It now argues that compliance with the 10 per cent tolerance, according to the electoral roll as of February this year, “will require substantial alterations to the electoral district boundaries”.
“Some nine of the 47 electoral districts have elector numbers that are now outside, or only marginally inside, the plus or minus 10 per cent tolerance permitted,” the party states.
“Critically, five regional electoral districts – Flinders, Giles, Stuart, Frome and Chaffey – suffer from a problematic combination of extremely low (and likely declining) elector numbers and a very limited capacity to accommodate piecemeal adjustments, by reason of their geography and the fact they border one another.”
Of the five, only Giles is held by Labor.
“Even if the Commission were to take an approach that saw it do the bare minimum to bring these five districts to just within the edge of the permissible tolerance, the preservation of all five districts will be most difficult, and plainly not sustainable in circumstances where the Commission is projecting that elector numbers in these regions as a whole will continue to fall.
“By contrast, if this problem is addressed now, this Commission can set boundaries which will not only bring all seats within the permissible tolerance… but will have the virtue of ensuring… greater equality as between the districts [and] reduce or avoid the inevitability of continual tweaking on an ongoing basis.”
Labor argues one “obvious and appropriate step” is to “consolidate the [five] districts into four, and create a new district elsewhere”.
This, it argues, could be “in the northern metropolitan area of Adelaide” – a heavily-and-increasingly-populated area generally considered Labor heartland – or through the creation of “a new Adelaide Hills-based district” to account for projected population growth as a result of recent planning decisions.
“Why, it may be asked rhetorically, should the Commission pursue anything other than a comprehensive solution?” the submission ponders.
By contrast, the Liberal submission – replete with glossy colour imaging – argues for minimal intervention, insisting the previous commission’s boundaries “were fair and should be the starting point for the 2020 redistribution”.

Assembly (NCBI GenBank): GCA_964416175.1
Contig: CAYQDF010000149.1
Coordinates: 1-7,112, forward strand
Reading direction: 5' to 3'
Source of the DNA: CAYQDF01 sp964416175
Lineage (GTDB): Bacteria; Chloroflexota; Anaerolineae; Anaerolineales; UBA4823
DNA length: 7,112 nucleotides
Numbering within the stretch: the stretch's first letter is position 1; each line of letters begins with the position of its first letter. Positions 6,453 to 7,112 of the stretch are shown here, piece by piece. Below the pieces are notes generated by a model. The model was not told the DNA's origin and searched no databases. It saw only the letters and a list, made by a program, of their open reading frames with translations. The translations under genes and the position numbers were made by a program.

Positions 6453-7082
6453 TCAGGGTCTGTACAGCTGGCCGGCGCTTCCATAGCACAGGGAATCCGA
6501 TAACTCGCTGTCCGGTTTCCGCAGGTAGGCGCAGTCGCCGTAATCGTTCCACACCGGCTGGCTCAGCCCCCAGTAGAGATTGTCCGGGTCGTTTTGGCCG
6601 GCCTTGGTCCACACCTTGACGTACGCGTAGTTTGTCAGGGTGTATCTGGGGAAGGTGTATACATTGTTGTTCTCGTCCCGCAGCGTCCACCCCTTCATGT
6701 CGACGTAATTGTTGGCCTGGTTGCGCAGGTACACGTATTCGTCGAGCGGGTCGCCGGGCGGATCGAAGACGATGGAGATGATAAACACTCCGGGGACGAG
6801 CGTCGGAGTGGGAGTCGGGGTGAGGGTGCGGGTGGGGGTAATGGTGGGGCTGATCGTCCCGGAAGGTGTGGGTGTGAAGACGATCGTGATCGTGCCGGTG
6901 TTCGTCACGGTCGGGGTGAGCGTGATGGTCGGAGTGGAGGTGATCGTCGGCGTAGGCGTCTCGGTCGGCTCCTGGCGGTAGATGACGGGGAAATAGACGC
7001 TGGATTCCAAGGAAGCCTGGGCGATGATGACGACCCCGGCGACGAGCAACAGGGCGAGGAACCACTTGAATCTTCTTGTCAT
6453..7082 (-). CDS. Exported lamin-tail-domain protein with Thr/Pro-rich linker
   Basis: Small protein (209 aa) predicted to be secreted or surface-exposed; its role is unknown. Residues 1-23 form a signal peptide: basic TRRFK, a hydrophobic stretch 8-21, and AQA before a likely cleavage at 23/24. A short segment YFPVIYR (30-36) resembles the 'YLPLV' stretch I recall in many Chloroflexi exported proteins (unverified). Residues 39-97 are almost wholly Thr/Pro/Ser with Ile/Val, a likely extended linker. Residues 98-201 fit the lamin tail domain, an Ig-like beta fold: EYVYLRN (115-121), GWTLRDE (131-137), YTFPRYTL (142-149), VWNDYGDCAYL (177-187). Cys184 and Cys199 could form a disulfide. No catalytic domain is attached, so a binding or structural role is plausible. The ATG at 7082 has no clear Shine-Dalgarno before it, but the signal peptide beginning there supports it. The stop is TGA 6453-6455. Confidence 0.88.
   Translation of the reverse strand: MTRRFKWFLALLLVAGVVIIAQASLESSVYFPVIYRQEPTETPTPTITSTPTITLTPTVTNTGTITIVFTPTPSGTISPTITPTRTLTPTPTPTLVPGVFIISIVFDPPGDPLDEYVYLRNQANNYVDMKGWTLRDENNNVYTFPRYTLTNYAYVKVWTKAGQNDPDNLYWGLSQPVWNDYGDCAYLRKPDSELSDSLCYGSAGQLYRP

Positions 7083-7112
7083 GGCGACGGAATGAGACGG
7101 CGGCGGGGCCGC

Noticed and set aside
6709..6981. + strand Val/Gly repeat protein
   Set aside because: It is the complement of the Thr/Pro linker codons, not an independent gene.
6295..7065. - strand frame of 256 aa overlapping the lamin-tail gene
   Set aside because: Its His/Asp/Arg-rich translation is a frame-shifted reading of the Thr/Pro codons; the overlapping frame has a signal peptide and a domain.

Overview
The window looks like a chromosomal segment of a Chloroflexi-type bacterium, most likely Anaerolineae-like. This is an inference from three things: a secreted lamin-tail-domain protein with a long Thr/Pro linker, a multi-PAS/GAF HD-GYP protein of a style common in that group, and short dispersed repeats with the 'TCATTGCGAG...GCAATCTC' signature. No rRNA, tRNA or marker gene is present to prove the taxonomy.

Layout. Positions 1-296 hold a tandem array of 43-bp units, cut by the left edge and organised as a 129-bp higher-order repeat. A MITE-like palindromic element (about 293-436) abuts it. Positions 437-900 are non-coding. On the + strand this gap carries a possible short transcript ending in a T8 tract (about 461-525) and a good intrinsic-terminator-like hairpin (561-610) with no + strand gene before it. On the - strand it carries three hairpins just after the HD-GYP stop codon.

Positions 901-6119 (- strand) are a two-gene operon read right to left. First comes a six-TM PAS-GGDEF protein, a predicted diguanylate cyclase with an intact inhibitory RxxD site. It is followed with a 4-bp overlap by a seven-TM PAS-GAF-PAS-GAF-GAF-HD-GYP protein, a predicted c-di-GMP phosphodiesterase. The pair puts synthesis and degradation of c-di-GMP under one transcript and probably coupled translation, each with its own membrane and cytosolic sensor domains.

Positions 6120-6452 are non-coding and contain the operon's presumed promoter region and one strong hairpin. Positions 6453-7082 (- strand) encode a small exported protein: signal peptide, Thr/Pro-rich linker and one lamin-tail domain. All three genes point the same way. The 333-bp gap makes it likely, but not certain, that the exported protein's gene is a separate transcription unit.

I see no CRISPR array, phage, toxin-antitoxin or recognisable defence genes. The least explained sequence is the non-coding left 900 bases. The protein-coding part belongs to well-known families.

“In respect of the current boundary redistribution, the Liberal Party submits changes based on the minimal disturbance principle with a focus on ensuring that the electoral districts comply with the permissible tolerance,” argues its submission, signed off by state director Sascha Meldrum.
“Whilst adhering to the permissible tolerance, the Liberal Party submits the Commission should, so far as practicable, minimise disruption to existing boundaries… there is a real risk that any attempt to draw boundaries based on projected electoral data will result in a radical redraw which may… turn out to be entirely unnecessary.”
It proposes no change at all to 33 of the parliament’s 47 lower house seats, with minor adjustments to the remaining 14 – of which six are currently Liberal-held.
It concedes there is “a need to increase the voters” in its regional Eyre Peninsula stronghold of Flinders, with “the most logical electorate to seek those voters from [being] the neighbouring electorate of Giles” – Labor’s only regional seat.
The Liberals propose reducing the number of electors in Elizabeth – currently 2.5 per cent over quota – by a shuffle of adjoining boundaries, including along Port Wakefield Rd.
“It is suggested that Port Adelaide take in the Bolivar water treatment area north of St Kilda and surrounding Buckland Park housing development as common areas of interest with the Port district,” the submission suggests.
It goes on to argue: “It is important to discount any proposal, which, regardless of its ostensible raison d’être, is intended to pursue a political advantage at the expense of electoral fairness and community of interest.”
“The outcome of the redistribution must be fair, so the EDBC’s decisions will be accepted – and respected – by the public,” the Liberal submission concludes.